Yes, a dry sump will give between 60 and 75 hp. Not only does this control the oil better but it will also scavenge air when it is not scavenging oil. This creates a vaccum in the crankcase (if engine is sealed, no breathers) that helps seal the rings better, pull oil of parts adding up to a less rotating mass as well as better oil control. It also depends on how many stage pump you choose to use. This could be installed on any car but it is critical to use the correct oil pan with a big kick out to take full advantage. I have one on my street car that makes 1080 hp with out nitrous. They are on the expensive side, around $2500.
Dry sumps dont add HP, it actually takes HP to drive them as they are really double pumps in the oil pan. They do have advantages, but also carry a lot of baggage. Such as a necessary large capacity remote oil tank and several lines running between the original pan and the remote tank. And the original pan never does get completely empty but that is a positive advantage making for smaller engine fires when a rod goes out the side at high RPMS`
What a Dry sump gives you is "peace of mind" by having an adequate supply of oil....I don`t know about 60-75 hp but I am sure you get some due to the oil being scavenged out of the pan and NOT causing a paracitic drag on the crank, but unless your willing to "step up" to a custom set of headers a big kickout pan will not fit a Corvette frame...as to price, you can do it MUCH cheaper than $2500 although I have seen a $2500 oil pan so I guess it`s all in the components you pick, some pumps are scavenging so much oil out of the pan they actually have to reintroduce a spray of oil onto the piston pins for lubrication. I don`t really think it`s too practical for a street application as I remove the belt and prime the pump at the beginning of each weekend and heat the oil before EVERY startup. That being said I would NEVER race a car without a drysump system.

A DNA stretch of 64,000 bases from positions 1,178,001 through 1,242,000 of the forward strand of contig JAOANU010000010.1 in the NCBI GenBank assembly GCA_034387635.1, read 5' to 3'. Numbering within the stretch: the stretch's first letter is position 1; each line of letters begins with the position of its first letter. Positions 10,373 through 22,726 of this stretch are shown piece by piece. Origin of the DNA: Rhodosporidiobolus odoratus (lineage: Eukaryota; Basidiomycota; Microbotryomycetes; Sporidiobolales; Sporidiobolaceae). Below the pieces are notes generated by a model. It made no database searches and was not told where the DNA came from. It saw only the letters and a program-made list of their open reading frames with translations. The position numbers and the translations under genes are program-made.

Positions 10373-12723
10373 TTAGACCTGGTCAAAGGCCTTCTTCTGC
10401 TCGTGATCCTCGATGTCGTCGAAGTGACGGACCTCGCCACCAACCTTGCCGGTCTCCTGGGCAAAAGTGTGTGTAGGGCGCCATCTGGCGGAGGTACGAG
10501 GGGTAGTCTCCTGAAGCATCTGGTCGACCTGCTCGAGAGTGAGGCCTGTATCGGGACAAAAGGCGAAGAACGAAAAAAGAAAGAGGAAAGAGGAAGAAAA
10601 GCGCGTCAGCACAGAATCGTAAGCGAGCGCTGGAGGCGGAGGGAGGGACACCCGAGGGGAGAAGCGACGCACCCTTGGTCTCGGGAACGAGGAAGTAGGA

for high hp aplications then i would recmend one or for modded cars doing road course. as for the power thing, well it takes less energy to drive a dry sump system than it does a conventional set up. so you are not making more power, just not using as much. there will be a weight gain. also a dry sump lets you mount the additional weight you have in a better place (ie in the back) to better weight distribusion. also as other have said it give you total piece of mind! even if the pumps cant get any oil, the system will still suply a constant presure, thanks to the tank. also the tank allows additional oil cooling (you could even have additional cooling in the tank).
and if it good enough for F1, WRC, BTCC, etc, etc, etc, its good enough for me! :-)
Where do you find shops that will install these systems . Better yet, who sells the systems? I have a stroked out '87 and I googled a few places for information. I didn't get much help. Thanks.
Im about 6 hous away, I could set you up. I am in the process of finishing my own dry sump setup in my car (see avatar or www.baldturbfreak.com) Im sure your car will be no problem. It requires a custom drive mandrel to make it fit in behind the rack. I had to completely resdesign the accesory package to make it work,as my 5 stage would only fit up high on the driver's head. Your atmo engine allows us to run a 4 stage and still make good crankcase vacuum (so long as you buy a peterson or autoverdi pump) it can be run off your camshaft using a sprint car timing cover , utilizing a remote electric water pump. The oil tank is a stef's that fits in your rear compartment. It helps with weight distribution.